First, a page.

Article: article from journal or magazin.
Melanin-specific life-history strategies.
Abstract The maintenance of genetic variation is a long-standing issue because the adaptive value of life-history strategies associated with each genetic variant is usually unknown. However, evidence for the coexistence of alternative evolutionary fixed strategies at the population level remains scarce. Because in the tawny owl (Strix aluco) heritable melanin-based coloration shows different physiological and behavioral norms of reaction, we investigated whether coloration is associated with investment in maintenance and reproduction. Light melanic owls had lower adult survival compared to dark melanic conspecifics, and color variation was related to the trade-off between offspring number and quality. When we experimentally enlarged brood size, light melanic males produced more fledglings but in poorer condition, and they were less often recruited in the local breeding population than those of darker melanic conspecifics. Our results also suggest that dark melanic males allocate a constant effort to raise their brood independently of environmental conditions, whereas lighter melanic males finely adjust reproductive effort in relation to changes in environmental conditions. Color traits can therefore be associated with life-history strategies, and stochastic environmental perturbation can temporarily favor one phenotype over others. The existence of fixed strategies implies that some phenotypes can sometimes display a "maladapted" strategy. Long-term population monitoring is therefore vital for a full understanding of how different genotypes deal with trade-offs.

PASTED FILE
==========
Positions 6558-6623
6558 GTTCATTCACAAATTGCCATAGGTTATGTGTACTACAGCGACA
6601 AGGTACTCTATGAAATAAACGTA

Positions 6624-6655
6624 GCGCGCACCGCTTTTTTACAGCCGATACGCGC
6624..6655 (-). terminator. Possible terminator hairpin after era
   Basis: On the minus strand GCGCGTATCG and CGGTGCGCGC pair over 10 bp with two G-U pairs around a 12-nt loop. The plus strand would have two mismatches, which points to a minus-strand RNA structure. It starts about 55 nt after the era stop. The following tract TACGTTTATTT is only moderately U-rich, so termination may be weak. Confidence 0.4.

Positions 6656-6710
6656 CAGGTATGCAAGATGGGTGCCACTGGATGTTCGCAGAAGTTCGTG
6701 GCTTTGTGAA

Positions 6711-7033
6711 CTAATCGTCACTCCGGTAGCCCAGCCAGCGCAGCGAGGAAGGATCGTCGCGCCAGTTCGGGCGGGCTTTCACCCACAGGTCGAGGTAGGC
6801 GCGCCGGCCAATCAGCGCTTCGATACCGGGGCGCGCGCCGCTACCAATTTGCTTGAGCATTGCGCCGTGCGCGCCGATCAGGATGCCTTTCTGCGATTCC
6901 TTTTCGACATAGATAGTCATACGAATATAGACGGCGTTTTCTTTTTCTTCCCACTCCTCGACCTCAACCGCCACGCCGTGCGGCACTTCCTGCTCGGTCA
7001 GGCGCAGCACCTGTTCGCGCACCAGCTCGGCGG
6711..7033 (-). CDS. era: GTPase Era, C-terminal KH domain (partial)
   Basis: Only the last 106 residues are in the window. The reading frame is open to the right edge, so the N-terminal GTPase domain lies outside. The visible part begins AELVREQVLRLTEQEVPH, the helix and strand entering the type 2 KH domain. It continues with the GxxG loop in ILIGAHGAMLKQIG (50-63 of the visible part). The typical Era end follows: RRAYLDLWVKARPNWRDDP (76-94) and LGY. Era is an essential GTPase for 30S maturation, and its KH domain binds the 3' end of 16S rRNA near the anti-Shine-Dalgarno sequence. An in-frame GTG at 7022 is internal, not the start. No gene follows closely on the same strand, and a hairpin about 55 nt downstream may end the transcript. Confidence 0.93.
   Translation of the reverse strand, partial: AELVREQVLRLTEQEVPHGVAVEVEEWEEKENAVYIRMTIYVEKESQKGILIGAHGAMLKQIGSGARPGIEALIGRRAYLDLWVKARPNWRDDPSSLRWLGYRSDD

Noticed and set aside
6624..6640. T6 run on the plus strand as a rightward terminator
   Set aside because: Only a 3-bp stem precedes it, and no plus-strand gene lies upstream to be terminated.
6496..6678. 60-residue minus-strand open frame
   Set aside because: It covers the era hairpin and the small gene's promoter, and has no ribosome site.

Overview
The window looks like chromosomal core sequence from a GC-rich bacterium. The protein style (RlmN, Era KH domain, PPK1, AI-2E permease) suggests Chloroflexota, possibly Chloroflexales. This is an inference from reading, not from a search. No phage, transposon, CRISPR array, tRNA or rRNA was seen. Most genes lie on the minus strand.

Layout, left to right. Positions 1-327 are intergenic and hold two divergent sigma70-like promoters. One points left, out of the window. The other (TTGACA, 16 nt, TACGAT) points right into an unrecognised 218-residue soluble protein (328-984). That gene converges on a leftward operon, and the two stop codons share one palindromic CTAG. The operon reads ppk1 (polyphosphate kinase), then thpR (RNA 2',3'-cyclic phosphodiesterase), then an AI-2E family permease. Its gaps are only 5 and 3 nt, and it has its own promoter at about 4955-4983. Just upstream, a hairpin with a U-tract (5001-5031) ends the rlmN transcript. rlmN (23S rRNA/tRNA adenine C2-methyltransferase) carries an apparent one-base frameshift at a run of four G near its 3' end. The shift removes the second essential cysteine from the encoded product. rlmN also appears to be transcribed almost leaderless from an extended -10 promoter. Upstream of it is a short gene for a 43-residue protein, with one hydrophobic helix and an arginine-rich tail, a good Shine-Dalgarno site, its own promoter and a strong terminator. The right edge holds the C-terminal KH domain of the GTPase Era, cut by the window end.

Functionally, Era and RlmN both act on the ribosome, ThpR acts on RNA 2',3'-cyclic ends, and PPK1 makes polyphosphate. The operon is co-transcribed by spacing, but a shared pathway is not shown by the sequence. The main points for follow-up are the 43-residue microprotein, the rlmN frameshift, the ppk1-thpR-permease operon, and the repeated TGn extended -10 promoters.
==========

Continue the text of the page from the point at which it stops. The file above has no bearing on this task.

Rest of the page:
life-history strategies, melanin, color polymorphism, genetic variation, melanin-based coloration
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